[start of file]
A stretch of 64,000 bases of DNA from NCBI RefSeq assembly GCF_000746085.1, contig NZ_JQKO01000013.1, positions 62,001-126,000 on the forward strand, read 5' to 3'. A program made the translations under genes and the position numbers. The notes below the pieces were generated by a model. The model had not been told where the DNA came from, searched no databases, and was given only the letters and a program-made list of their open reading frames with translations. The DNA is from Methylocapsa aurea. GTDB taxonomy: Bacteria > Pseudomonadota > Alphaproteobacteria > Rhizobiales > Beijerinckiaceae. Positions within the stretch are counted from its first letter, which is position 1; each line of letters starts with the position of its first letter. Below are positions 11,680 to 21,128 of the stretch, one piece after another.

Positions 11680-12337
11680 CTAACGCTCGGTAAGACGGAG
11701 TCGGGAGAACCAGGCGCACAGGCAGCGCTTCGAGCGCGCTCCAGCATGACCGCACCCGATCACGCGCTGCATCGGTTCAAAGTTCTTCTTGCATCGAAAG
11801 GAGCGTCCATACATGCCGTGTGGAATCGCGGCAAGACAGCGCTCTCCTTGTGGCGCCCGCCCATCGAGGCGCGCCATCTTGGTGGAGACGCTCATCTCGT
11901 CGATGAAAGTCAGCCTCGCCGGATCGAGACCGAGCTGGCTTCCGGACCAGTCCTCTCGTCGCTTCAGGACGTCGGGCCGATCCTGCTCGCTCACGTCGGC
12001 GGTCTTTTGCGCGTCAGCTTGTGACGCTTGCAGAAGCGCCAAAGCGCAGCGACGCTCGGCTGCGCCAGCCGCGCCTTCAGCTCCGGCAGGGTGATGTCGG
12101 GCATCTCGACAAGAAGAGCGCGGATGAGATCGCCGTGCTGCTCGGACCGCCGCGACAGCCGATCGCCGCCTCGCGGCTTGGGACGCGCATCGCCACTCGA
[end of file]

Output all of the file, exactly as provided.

A stretch of 64,000 bases of DNA from NCBI RefSeq assembly GCF_000746085.1, contig NZ_JQKO01000013.1, positions 62,001-126,000 on the forward strand, read 5' to 3'. A program made the translations under genes and the position numbers. The notes below the pieces were generated by a model. The model had not been told where the DNA came from, searched no databases, and was given only the letters and a program-made list of their open reading frames with translations. The DNA is from Methylocapsa aurea. GTDB taxonomy: Bacteria > Pseudomonadota > Alphaproteobacteria > Rhizobiales > Beijerinckiaceae. Positions within the stretch are counted from its first letter, which is position 1; each line of letters starts with the position of its first letter. Below are positions 11,680 to 21,128 of the stretch, one piece after another.

Positions 11680-12337
11680 CTAACGCTCGGTAAGACGGAG
11701 TCGGGAGAACCAGGCGCACAGGCAGCGCTTCGAGCGCGCTCCAGCATGACCGCACCCGATCACGCGCTGCATCGGTTCAAAGTTCTTCTTGCATCGAAAG
11801 GAGCGTCCATACATGCCGTGTGGAATCGCGGCAAGACAGCGCTCTCCTTGTGGCGCCCGCCCATCGAGGCGCGCCATCTTGGTGGAGACGCTCATCTCGT
11901 CGATGAAAGTCAGCCTCGCCGGATCGAGACCGAGCTGGCTTCCGGACCAGTCCTCTCGTCGCTTCAGGACGTCGGGCCGATCCTGCTCGCTCACGTCGGC
12001 GGTCTTTTGCGCGTCAGCTTGTGACGCTTGCAGAAGCGCCAAAGCGCAGCGACGCTCGGCTGCGCCAGCCGCGCCTTCAGCTCCGGCAGGGTGATGTCGG
12101 GCATCTCGACAAGAAGAGCGCGGATGAGATCGCCGTGCTGCTCGGACCGCCGCGACAGCCGATCGCCGCCTCGCGGCTTGGGACGCGCATCGCCACTCGA